The most immediate measure of your teaching abilities is your students' response in class: if they start doodling frantically, yawning, or talking among themselves, if their numbers dwindle noticeably as the term progresses, if you are distracted from your grand orations by the sound of snoring.... you may be justified in suspecting that your presence is not as compelling and charismatic as you have believed. On the other hand, sleeping, snoring, absenteeism, and scuffling seem to be a way of life among many undergraduates, and are not necessarily any reflection on your abilities as a teacher. If you do feel that you are doing something very wrong, one way to find out for certain is to invite a neutral observer to one of your classes. Another TA, the professor in charge of the course, or a representative from the Instructional Development Centre could be asked to do this for you. Alternatively, you might have your session videotaped, so that you can observe your own behavior. Finally, you can collect some additional information through student evaluation of teaching.
Another TA. A fellow teaching assistant is the least threatening and least obtrusive observer. Your students are unlikely to notice a colleague and will behave more naturally. The TA may afterwards be able to point out to you any basic flaws in your teaching such as speaking too softly, asking the wrong kinds of questions, or using the wrong kinds of material.
The Professor in Charge of the Course. The course instructor or coordinator may want to sit in on one of your classes at some point during the term to see how you are doing. Your supervisor will try to remain as inconspicuous as a professor is able by sitting quietly at the back of the classroom, and will not interfere unasked with the conduct of the class.
It is a good idea to inform your students a week in advance of the professor's visit, and make it clear that they are not "on trial"; if anybody is, you are. After the class, the professor will discuss with you an estimation of your "performance", and perhaps make some suggestions that would improve your teaching.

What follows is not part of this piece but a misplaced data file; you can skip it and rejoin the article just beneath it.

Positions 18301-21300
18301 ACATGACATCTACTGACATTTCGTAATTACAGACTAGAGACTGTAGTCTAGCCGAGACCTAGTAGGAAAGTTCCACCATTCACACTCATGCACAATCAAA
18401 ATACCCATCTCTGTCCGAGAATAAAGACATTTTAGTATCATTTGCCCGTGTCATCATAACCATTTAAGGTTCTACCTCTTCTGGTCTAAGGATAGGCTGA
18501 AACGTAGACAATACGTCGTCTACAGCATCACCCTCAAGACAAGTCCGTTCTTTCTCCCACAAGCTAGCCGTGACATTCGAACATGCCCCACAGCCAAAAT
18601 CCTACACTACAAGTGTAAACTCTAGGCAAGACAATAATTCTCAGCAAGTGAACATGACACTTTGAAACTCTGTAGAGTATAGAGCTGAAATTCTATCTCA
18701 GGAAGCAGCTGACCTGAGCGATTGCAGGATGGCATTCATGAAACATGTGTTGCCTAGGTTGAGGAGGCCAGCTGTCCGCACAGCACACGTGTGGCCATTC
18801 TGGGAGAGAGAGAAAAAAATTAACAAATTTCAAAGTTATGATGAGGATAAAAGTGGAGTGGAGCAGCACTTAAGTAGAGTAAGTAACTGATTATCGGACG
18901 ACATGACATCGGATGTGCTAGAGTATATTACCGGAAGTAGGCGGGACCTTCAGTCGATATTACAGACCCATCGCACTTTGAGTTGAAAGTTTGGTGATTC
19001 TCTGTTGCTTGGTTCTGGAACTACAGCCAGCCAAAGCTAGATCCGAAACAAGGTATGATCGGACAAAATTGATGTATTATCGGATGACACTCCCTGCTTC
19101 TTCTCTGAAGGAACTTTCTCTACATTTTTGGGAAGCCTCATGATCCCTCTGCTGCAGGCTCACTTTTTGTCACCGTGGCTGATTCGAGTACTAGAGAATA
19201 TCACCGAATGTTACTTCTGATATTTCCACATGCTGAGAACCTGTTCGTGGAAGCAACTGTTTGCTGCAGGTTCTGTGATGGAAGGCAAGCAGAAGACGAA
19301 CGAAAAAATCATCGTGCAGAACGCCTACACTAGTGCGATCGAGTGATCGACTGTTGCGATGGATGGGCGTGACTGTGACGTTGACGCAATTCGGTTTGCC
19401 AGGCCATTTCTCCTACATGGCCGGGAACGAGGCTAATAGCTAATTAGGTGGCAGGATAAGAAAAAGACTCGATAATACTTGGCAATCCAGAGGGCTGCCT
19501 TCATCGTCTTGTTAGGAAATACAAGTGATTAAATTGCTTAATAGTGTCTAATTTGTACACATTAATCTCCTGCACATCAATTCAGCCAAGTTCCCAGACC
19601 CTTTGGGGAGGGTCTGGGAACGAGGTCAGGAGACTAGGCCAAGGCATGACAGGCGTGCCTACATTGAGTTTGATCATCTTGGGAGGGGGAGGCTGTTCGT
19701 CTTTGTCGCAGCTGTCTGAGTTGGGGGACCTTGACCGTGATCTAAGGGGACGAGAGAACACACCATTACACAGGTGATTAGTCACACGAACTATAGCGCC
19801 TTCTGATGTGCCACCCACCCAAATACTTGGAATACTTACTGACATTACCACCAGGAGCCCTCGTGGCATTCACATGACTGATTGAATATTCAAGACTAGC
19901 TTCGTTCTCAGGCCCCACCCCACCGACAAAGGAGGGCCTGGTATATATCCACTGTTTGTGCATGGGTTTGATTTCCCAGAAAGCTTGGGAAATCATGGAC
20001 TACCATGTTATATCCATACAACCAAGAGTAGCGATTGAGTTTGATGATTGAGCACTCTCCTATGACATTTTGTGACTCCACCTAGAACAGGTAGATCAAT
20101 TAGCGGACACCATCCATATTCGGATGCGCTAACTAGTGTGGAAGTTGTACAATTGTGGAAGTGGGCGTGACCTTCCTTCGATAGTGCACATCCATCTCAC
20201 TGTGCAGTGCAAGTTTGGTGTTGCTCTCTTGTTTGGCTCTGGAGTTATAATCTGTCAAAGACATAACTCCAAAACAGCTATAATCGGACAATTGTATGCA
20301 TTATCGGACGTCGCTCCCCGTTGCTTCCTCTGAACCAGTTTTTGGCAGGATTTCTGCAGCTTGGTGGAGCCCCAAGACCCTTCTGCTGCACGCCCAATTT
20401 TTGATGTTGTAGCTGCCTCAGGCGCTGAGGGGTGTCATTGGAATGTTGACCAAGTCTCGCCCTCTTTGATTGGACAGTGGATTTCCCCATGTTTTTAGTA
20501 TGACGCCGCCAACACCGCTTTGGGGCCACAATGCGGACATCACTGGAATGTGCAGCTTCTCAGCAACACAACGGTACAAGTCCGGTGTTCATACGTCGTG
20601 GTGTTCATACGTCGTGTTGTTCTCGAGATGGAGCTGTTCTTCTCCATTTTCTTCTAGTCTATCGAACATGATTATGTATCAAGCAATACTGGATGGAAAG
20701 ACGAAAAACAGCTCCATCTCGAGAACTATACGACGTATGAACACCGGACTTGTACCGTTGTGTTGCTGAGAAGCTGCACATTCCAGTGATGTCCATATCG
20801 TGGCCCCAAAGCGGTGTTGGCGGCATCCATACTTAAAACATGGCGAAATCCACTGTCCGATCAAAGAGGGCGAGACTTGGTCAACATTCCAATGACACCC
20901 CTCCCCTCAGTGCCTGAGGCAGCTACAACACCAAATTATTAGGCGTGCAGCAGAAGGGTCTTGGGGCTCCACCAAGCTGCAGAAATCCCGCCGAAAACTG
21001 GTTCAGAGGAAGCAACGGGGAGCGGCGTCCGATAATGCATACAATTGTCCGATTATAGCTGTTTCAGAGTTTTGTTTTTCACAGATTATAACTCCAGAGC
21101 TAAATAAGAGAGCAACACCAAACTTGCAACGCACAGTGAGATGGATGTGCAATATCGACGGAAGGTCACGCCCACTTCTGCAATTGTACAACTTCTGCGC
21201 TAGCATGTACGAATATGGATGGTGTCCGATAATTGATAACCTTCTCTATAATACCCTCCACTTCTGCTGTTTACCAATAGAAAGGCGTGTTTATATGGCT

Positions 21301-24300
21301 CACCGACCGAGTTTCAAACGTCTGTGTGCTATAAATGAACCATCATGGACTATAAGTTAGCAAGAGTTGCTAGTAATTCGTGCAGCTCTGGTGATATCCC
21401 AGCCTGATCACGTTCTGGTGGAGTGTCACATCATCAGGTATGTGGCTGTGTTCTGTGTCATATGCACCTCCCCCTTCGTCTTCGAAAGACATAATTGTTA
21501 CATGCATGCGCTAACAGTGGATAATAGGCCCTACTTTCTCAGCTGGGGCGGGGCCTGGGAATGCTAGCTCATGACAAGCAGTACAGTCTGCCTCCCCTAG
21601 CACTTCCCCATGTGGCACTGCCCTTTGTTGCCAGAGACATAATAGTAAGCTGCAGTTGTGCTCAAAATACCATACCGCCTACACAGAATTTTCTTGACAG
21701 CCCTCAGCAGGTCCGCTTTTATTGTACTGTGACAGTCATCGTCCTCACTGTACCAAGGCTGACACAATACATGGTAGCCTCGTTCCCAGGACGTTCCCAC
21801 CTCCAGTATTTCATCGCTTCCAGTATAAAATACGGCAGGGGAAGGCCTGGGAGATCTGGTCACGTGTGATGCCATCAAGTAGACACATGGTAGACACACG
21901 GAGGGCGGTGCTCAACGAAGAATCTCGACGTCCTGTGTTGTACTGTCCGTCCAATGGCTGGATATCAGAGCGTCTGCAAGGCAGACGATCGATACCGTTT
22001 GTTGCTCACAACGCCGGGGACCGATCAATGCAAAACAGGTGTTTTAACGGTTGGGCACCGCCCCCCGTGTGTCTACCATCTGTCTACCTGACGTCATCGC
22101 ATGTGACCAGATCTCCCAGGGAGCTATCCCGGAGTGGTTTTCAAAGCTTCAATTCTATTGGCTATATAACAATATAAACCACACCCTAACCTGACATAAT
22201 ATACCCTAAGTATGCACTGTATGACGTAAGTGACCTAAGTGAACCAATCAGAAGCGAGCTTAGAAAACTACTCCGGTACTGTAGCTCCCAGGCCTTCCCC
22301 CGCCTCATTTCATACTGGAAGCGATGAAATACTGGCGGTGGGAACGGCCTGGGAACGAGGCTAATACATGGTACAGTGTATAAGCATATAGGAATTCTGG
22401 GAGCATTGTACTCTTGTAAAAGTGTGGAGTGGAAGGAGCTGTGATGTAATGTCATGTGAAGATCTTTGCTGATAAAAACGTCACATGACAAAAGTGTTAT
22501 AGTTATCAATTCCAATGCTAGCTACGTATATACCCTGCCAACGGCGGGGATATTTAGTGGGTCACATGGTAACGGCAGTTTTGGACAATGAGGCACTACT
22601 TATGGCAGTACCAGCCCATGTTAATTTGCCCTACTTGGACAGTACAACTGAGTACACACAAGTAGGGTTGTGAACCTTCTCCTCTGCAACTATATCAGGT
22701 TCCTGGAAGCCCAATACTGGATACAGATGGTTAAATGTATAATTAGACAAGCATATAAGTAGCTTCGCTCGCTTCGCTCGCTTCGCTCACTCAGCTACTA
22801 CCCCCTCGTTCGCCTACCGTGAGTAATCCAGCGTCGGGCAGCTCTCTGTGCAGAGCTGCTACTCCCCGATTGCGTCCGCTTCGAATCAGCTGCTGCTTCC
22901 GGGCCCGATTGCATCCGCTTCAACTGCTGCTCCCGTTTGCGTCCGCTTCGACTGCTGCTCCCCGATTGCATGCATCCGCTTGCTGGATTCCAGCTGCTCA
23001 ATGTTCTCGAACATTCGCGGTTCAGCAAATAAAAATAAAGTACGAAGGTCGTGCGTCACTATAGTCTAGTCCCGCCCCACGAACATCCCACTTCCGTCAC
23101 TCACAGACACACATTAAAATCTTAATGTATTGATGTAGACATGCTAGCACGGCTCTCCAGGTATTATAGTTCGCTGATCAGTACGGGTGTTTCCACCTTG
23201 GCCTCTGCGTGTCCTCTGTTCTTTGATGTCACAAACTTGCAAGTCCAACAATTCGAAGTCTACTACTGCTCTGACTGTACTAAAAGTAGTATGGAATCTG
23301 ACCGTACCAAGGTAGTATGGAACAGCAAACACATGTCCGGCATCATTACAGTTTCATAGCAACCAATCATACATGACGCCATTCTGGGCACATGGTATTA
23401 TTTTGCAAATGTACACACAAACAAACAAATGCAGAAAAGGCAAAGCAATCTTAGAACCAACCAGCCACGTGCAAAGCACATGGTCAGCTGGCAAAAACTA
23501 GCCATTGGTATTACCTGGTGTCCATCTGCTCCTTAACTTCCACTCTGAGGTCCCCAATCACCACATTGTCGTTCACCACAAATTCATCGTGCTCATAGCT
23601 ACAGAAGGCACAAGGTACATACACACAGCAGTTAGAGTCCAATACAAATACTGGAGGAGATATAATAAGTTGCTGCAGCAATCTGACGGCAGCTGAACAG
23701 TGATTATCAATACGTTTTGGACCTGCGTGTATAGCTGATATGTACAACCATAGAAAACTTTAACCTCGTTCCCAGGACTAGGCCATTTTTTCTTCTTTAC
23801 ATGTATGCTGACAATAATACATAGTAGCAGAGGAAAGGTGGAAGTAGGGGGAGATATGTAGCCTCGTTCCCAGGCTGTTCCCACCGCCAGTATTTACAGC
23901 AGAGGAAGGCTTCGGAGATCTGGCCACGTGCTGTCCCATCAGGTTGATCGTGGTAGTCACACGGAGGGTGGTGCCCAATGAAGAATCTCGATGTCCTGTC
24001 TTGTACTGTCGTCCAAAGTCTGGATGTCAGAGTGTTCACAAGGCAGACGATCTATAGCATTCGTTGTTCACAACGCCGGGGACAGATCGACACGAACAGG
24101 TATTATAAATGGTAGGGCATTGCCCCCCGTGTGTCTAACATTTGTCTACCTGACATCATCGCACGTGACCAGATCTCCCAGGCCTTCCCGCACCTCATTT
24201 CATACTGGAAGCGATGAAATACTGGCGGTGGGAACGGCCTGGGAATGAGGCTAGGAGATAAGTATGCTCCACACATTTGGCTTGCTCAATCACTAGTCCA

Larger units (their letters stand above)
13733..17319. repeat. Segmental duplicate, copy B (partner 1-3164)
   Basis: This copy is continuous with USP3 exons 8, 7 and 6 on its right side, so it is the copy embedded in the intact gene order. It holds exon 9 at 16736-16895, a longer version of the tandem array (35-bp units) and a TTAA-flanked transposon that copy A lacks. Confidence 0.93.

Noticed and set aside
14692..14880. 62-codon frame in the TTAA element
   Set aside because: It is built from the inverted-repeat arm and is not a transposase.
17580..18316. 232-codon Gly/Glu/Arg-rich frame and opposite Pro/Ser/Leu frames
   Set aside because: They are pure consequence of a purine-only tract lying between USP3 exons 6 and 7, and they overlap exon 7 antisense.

The Instructional Development Centre. The Adviser on Teaching and Learning in the Instructional Development Centre is available, upon request, to observe teaching assistants or faculty in the classroom. A brief written report is provided, and is followed up by an informal consultation concerning your teaching. These services are completely confidential.
Having Your Class Videotaped. If you want to observe your classroom demeanour for yourself, you can have a class session videotaped. Talk to the graduate studies office in your department. If they do not have the equipment you require, the Instructional Development Centre can help you to make arrangements with Queen's TV.
Student Evaluations. At the end of the term, a course evaluation questionnaire will be administered in most courses. This usually asks students to evaluate the instructor in terms of teaching effectiveness, availability outside of the classroom, marking of papers and examinations, etc. Often these evaluations only cover the professor's performance and neglect to evaluate the TA.
If you wish, you could conduct your own evaluation halfway or a third of the way through the term. This is an especially effective way to obtain feedback from students so that you can identify what is working in the classroom and what needs to be improved. Be sure to share the results of the evaluations with the students, and to tell them what changes you plan to make in response to their feedback.